When I reviewed The Magicians last year, I noted that, despite my mixed feelings for Lev Grossman, which includes an outright antipathy for his notions of good storytelling, I was nonetheless impressed by the novelty of what he’d accomplished with his new novel. Almost an anti-bildungsroman, it took every good aspect of magical tales and flushed them down the toilet—ostensibly as a creative way of writing the general malaise that affects the unambitious or ambivalent.
Philip José Farmer’s To Your Scattered Bodies Go is yet another in a long list of influential science fiction that I keep meaning to read. It won a Hugo in 1972, and represents the first in a series of books known as Riverworld. As with all good science fiction (I don’t know how many times I’ve said this), it’s not even particularly science-fictional except in narrative skeleton, but instead spends most of its time exploring sociological issues.
As a young boy, my brother tended to get Cracked magazine rather than Mad magazine; I think it was probably cheaper for essentially the same content (or so it seemed to a young boy). In any case, he (and therefore I) grew up with Cracked. By the time the magazine itself went under, of course, I had stopped paying attention, but at some point in the last few years, I began regularly checking the new Cracked.com, which I find is much funnier than it likely should be.
At the helm of this new digital enterprise (sans Sylvester P. Smythe) is senior editor David Wong, a pseudonym for Jason Pargin. It was really only via this association that I learned about John Dies at the End, Wong/Pargin’s satirical horror novel, recently rescued from an indie publisher by St. Martin’s Griffin. Given my positive associations with the new Cracked, giving John Dies at the End a shot was a no-brainer. Also, it’s being adapted into a movie with Paul Giamatti.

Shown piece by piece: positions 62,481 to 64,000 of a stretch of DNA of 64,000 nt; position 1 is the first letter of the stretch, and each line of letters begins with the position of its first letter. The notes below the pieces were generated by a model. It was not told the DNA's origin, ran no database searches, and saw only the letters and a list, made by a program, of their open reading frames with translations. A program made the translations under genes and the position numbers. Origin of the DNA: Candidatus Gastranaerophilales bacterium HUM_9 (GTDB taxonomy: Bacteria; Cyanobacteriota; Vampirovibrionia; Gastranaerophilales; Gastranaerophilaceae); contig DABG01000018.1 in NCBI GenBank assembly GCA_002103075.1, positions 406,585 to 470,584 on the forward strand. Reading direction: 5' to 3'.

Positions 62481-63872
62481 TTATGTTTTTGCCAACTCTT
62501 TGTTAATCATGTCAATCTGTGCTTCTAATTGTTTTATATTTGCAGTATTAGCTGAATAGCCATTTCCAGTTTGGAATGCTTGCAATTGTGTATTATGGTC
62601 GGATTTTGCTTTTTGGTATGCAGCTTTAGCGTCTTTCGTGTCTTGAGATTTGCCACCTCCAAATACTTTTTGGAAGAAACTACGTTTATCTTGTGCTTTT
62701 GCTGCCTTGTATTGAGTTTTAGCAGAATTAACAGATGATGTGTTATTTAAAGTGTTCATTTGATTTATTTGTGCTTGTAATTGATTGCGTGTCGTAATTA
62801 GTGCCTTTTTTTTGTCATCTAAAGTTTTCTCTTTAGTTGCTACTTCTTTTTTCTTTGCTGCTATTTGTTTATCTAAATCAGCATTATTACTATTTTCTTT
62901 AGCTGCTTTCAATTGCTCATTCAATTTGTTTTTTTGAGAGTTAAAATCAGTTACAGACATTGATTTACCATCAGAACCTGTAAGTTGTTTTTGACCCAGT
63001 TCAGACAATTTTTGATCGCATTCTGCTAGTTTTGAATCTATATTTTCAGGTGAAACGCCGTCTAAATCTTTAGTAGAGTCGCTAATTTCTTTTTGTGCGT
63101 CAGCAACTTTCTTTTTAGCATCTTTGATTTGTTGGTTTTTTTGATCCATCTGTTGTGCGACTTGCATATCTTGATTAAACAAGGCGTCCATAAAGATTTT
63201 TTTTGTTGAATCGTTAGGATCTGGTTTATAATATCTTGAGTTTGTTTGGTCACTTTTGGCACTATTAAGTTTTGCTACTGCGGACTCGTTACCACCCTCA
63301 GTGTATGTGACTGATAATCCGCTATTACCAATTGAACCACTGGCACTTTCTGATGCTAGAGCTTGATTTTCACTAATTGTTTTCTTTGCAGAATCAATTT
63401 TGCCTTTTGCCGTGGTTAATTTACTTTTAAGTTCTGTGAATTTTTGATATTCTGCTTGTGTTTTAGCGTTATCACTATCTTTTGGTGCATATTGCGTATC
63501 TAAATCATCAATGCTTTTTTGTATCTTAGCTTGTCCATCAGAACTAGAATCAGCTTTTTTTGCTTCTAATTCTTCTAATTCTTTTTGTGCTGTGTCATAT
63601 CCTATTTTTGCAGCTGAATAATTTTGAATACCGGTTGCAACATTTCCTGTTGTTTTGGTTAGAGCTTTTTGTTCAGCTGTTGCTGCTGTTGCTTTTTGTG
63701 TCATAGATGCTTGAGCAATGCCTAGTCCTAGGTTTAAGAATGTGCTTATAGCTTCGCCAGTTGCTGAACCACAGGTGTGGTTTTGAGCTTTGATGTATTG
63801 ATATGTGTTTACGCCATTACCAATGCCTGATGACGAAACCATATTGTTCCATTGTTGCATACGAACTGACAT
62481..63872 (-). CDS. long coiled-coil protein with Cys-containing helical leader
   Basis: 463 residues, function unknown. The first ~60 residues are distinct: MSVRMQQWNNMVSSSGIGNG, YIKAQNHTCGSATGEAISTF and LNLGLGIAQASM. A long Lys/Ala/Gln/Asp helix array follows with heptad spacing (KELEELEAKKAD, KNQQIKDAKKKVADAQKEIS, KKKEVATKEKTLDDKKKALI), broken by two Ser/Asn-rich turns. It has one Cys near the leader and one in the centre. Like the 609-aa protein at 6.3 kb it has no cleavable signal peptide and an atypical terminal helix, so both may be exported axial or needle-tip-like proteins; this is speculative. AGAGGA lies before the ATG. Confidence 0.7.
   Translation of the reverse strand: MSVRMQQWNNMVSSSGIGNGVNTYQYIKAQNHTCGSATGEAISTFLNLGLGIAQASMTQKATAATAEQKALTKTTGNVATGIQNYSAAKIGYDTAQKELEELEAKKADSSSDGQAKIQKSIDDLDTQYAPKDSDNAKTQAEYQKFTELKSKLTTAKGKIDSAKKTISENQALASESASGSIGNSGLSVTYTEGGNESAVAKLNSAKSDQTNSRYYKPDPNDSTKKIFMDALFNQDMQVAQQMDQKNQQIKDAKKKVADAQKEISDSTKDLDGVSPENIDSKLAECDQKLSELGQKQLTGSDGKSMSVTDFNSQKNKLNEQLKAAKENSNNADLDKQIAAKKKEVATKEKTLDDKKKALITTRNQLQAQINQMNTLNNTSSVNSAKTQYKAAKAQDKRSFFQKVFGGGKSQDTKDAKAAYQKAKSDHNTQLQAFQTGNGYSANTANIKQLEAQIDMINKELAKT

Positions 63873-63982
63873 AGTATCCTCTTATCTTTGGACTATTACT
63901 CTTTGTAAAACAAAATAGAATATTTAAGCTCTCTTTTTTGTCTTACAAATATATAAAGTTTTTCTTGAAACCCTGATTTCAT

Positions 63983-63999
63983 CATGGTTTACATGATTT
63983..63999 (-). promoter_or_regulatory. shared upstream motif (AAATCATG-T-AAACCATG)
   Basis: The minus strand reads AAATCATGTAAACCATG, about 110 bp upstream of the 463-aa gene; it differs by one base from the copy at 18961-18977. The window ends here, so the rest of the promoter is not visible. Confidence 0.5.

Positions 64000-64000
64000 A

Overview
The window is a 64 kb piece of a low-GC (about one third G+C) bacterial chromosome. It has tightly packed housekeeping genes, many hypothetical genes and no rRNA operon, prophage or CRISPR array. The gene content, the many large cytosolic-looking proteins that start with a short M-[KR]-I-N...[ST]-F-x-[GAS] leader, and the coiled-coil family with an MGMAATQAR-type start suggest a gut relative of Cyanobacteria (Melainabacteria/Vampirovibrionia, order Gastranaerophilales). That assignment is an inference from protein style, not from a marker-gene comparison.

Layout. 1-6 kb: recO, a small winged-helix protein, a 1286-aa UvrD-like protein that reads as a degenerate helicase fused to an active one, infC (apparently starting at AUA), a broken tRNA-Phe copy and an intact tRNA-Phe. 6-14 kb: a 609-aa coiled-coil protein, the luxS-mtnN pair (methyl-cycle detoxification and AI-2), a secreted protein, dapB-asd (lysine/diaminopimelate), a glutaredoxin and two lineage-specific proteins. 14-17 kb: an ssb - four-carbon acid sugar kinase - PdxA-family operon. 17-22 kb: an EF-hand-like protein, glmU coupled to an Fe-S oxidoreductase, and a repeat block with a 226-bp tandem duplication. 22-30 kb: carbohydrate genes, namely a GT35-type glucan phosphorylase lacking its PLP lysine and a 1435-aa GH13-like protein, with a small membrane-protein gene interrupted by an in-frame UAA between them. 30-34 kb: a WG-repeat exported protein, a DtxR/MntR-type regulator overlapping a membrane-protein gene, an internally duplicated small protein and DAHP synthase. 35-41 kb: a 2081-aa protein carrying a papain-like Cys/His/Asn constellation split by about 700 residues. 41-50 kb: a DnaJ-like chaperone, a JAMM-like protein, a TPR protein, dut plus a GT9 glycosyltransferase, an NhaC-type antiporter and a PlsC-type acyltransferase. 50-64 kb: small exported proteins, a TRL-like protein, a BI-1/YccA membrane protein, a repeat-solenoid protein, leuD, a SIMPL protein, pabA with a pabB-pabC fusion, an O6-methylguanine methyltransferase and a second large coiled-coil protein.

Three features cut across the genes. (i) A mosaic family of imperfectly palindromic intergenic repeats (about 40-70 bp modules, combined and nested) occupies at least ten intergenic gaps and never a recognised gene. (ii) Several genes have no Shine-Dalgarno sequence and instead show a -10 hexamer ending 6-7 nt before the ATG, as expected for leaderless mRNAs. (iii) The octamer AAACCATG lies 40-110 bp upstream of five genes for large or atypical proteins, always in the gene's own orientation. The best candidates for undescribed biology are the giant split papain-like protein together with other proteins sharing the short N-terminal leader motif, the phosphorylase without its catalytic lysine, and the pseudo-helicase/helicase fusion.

In my review of Franzen’s previous bestseller, The Corrections, I noted that the story was a thoroughly midwestern one—that is, its character is thoroughly understated and unextraordinary, and yet somehow Franzen’s treatment is surprisingly vicious. It isn’t that the gentle midwestern family hides monsters (as least not in his stories), but that the superficially serene exterior of the atomic midwestern family hides a pathological dysfunction. What makes Franzen’s approach to this dysfunction so unique is that he allows his characters to implode with nary a ripple outside of their clan. It’s simultaneously beautiful and damning.
Freedom is, in many ways, the same story told over again. This time an atomic family in suburban Minnesota disintegrates before our very eyes, beginning (retrospectively) with grandparents and trickling down through the generations, like bad plumbing reaching the floors below. I don’t think it’s too much of a spoiler to reveal that, like The Corrections, Freedom concludes with a sort of uneasy armistice that appears to be a “happy ending” until you stop and think about it.
I’d never heard of Justin Cronin before picking up The Passage; he’s won awards for previous work, though I’m given to understand that this latest work represents something of a departure for him. It may be new to Cronin, but it’s certainly not (or shouldn’t be) new to most readers, as The Passage is an overly-long pastiche of well-worn horror and sci-fi tropes, with a lot of solemn navel-gazing as filler.